Education policy envisages a dramatic increase in the literacy rate
Islamabad, Sep 11: There is nothing wrong in announcing upbeat development plans. But when it comes to education, allowance must be made for forgivable cynicism. This is the nth educational plan we have seen in the last decade. Every regime has one to display and then put on the shelf. In this instance, the federal cabinet has approved a plan of radical change in the education sector with public spending rising steeply to 7 percent of GDP by 2015.
It says education will be free in state-owned schools up to matriculation but high schools will be upgraded to include classes XI and XII. The literacy rate is forecast to go up from 55 percent - which makes Pakistan 160th in the global roll-call of enlightenment - to 85 percent by 2015. Primary schools are to be upgraded from class V to middle level, usually meaning class VIII.
There will be a uniform curriculum for state-owned and private schools; and the madrassas will be persuaded by the interior minister, Mr Rehman Malik (sic!), to include "useful" subjects in their syllabi to enable madrassa graduates to get normal employment. Madrassa degrees, needless to say, will be "equalised".
Schoolteachers who have less than a graduate (education) degree will be phased out and only graduates will be allowed to teach. Teachers' salaries will be enhanced to make the job attractive and not let the sector be a refuge of the bottom-quarter of the employable manpower in the country.
Islamiat and Pakistan Studies - both heavily overlapping owing to "equation" of Pakistan with religion - have already been announced. No study has officially been done on the impact of these subjects on a society that is becoming more and more divided. But the subjects have been reinforced on the assumption that disunity is not because of crude indoctrination but because there is not enough of it.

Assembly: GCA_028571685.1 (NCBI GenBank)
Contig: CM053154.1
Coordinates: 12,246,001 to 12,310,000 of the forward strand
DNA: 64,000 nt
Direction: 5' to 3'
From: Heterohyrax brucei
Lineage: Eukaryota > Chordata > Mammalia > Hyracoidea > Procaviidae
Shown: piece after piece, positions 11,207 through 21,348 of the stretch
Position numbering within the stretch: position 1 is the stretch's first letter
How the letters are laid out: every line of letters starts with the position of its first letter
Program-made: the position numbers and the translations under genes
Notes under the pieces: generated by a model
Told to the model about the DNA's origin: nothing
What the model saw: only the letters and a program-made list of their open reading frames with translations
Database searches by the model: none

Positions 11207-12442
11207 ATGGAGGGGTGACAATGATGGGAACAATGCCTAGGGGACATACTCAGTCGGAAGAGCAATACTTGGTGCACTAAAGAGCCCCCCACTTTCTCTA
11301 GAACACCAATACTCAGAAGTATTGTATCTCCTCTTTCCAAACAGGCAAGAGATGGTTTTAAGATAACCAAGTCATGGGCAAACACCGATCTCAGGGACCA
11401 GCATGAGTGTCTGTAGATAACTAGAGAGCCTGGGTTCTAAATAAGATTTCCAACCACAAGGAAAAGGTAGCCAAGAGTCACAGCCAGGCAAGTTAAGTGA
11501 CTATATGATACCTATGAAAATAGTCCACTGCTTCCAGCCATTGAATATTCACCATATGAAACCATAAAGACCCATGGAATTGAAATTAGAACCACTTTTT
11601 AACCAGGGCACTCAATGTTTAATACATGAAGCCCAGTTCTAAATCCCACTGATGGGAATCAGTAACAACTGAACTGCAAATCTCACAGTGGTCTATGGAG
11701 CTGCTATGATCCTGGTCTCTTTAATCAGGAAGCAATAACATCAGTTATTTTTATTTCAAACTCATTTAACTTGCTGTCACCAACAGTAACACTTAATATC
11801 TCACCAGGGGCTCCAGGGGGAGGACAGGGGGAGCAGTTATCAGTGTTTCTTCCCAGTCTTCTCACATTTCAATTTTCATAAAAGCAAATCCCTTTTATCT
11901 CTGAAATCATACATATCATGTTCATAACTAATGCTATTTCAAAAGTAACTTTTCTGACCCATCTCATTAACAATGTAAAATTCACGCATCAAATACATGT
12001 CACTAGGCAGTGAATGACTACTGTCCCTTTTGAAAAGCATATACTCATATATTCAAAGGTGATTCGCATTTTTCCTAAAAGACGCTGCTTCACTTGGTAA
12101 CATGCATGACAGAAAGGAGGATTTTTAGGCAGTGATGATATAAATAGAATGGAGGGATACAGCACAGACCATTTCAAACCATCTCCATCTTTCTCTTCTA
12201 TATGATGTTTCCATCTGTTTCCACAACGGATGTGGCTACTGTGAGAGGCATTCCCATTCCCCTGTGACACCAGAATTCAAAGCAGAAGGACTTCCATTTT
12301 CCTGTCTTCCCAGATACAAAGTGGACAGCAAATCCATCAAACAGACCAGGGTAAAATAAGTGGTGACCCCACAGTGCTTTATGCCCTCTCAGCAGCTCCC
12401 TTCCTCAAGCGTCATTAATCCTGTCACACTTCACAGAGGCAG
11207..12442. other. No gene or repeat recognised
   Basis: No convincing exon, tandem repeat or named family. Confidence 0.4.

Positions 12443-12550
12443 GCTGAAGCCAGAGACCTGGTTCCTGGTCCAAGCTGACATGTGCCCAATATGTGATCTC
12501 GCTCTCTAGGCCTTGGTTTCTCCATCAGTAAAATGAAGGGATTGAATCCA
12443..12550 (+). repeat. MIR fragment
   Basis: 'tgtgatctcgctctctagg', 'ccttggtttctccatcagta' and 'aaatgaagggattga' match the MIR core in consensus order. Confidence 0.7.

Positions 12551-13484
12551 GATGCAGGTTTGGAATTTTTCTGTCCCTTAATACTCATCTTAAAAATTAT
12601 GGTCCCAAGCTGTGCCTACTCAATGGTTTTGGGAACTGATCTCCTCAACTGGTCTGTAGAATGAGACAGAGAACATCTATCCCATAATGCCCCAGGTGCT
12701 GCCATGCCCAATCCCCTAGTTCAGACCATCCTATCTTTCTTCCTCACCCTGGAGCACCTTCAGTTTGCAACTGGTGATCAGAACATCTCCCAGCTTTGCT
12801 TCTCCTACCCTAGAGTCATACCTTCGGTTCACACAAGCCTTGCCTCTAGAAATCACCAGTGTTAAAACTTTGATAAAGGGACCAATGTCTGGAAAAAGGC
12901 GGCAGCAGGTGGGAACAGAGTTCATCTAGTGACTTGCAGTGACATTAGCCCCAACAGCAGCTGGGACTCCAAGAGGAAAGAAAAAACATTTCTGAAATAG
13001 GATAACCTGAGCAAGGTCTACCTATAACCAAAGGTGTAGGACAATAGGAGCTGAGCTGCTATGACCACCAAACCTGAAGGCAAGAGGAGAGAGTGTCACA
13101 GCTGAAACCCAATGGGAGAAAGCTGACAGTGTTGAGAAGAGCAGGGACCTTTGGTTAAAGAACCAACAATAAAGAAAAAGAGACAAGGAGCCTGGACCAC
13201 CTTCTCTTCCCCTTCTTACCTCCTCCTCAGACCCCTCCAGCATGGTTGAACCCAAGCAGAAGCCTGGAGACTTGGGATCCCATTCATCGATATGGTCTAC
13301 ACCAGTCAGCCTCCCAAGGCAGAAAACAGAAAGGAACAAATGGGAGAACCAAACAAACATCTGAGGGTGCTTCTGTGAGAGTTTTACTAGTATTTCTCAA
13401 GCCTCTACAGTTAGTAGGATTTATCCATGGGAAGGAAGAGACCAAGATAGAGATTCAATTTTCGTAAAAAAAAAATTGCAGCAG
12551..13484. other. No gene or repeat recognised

Taking the expenditure on education from the current 2 percent of GDP to over six times more is not going to mean anything unless the provinces gear up for the job. As it is, even the 2 percent given to the provinces doesn't get spent. Pakistan is notorious for "returning" education allocations or eating them up, especially when some provinces have to lean on overdrafts to run their budgets.
Upgrading primary schools to middle level and transplanting classes XI and XII from colleges to high schools is going to entail a lot of spending and no one doubts that the increase of up to 7 percent of the GDP will take care of it. Yet it is difficult to ignore the status quo in the four provinces.
Rural Sindh is the worst off and the cities in Sindh have schools that will have to be built afresh. Punjab should have been the best educated province, but it is not, most of its schools - unless they are "ghost" - are in last stages of disrepair, forcing the chief minister, Shahbaz Sharif, to give them away to NGOs - with very good results, by the way - in his earlier tenure.
While Balochistan is yet to enter the education age, the NWFP, which had the best school system in the country, has been mauled by a strange anti-education religion-based terrorism, as if religion could flourish only after the destruction of literacy. The Muslim mind has suddenly become indifferent to education as is apparent from the statistics coming in from the Arab world.